844 days, 20,256 hours, 1,215,360 minutes, or 72,921,600 seconds. That is the approximate duration of my world tour. I never wanted it to end and now, in a manner of speaking, I suppose it never has to. If you wish to go by country do so by clicking on one above. They are numbered in the order I visited them, more or less. If you enjoy reading about it even a tenth as much as I enjoyed living it then you will not have wasted your time. Grab a refreshing beverage, settle in a comfortable chair, and make a journey across the world, experiencing it as I did. Then get off your ass and check it out for yourself. You're not getting any younger.

David Gareja Monastery (Southeast Georgia)

June 21, 2010 - I jumped into a Tbilisi cab to discover that the middle-aged driver was an avid fan of Tupac Shakur. He cranked it up because he knew I was down with that shit. Although his English vocabulary consisted of about four words he managed to convey his disillusionment with the cost of obtaining a visa from the United States. I almost got the feeling he was blaming me and hoping I had the authority to make things happen. About all I can do is rhyme about it…..to keep it real…..yo.

Yesterday I ventured to an isolated group of ancient monasteries (Orthodox Georgian) skirting the border of Georgia and Azerbaijan in a southeastern section of Georgia. The area contains twelve monasteries (there is a 13
th on Azerbaijani soil) and is known as David Gareja, after a guy named David that founded the original. I visited the two most accessible and, if the guide book is correct, the two best preserved. The first is known as Lavra and is a functioning religious community with resident monks and all. Lavra is the site of the original caves used for sleeping quarters and religious contemplation. David (one of the thirteen so called Syrian fathers) brought a style of religious asceticism previously established in the Middle East.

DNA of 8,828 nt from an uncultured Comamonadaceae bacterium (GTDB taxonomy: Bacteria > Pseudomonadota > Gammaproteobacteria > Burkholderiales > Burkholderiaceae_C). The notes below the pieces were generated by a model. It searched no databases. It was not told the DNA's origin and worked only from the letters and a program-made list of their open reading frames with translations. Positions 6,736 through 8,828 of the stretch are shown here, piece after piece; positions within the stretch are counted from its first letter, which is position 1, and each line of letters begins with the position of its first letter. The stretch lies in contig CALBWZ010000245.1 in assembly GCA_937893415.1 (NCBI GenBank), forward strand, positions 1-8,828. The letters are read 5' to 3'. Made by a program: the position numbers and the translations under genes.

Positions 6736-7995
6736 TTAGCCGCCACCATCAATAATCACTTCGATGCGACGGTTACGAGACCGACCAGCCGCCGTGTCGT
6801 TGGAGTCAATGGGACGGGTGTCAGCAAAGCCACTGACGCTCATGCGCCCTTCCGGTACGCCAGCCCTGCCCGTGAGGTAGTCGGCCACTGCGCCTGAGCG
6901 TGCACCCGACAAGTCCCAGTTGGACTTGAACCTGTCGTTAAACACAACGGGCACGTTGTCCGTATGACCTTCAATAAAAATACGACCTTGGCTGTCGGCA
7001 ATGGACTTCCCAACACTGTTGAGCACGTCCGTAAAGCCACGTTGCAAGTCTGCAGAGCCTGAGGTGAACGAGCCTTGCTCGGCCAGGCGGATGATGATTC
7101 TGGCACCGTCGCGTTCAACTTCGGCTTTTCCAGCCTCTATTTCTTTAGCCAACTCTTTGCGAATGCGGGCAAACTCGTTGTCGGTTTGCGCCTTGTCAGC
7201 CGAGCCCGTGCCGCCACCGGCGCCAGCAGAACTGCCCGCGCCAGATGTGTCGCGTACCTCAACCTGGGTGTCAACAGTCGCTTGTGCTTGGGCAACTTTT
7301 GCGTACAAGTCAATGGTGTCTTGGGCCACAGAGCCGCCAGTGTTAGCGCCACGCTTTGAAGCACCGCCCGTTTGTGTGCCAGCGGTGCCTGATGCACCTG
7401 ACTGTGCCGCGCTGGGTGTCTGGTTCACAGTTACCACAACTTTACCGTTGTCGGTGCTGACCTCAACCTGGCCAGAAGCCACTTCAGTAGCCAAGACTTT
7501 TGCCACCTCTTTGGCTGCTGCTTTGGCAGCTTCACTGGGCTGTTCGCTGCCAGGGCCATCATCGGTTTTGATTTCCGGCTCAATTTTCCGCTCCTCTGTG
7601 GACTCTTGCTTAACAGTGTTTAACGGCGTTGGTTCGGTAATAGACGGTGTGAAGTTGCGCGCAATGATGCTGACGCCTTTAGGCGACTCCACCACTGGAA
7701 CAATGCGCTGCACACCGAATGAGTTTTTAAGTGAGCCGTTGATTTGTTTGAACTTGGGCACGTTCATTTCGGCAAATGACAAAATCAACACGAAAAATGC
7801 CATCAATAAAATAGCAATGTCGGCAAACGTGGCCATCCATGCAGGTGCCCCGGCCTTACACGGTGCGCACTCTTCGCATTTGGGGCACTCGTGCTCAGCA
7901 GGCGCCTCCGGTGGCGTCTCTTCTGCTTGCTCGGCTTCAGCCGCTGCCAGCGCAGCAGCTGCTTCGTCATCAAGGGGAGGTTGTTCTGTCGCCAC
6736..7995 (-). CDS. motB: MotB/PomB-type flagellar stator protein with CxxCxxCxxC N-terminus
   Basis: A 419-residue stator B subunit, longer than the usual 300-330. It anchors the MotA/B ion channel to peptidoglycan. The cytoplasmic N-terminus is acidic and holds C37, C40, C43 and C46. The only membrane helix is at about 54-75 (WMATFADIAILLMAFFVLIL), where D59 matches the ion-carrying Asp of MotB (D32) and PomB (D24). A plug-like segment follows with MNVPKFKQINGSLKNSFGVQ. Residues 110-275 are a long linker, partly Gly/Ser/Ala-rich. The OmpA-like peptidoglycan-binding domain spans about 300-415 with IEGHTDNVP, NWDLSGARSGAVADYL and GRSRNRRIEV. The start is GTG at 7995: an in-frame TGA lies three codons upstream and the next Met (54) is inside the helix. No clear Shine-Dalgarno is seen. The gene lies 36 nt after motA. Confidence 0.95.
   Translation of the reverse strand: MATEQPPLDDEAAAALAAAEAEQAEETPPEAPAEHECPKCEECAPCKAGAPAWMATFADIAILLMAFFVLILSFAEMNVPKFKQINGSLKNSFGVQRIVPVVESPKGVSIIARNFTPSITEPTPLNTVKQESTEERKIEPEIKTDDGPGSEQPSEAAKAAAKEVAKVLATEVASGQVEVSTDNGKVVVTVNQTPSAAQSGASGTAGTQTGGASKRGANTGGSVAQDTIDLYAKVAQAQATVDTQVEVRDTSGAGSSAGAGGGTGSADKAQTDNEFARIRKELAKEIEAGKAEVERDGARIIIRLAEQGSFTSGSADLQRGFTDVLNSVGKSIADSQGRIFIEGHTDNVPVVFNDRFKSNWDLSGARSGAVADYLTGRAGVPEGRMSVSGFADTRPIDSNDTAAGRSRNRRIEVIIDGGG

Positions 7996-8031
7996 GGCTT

On the hillside above and behind Lavra sit the remains of the Udabno Monastery. Along with a stupendous view of the savannah-like plains of this part of Georgia and western Azerbaijan you will find a series of caves that comprised the monastery, to include the refectory and main church. The monastery (i.e. caves) are in shambles but religious frescoes are still visible on the walls and ceilings of some of the caves. The entire monastery complex has seen its share of cycles of destruction and rebuilding as a result of countless invasions (Turks, Persians, Mongols, etc.).

"The statistics on sanity are that one out of every four people is suffering from a mental illness. Look at your 3 best friends. If they're ok, then it's you."   Rita Mae Brown

Technically, the border is to the left of the photographed area but you get the point.

1 comment:

  1. For all travelers and backpackers on budget going to Davit Gareji here's a good news – from April 14th a taxi will no longer be the only option to get there! A direct marshrutka called Gareji Line starts to operate everyday directly from Tbilisi city center! We hope to see you soon in magical Georgia :)


'Love me or hate me, but spare me your indifference.' -- Libbie Fudim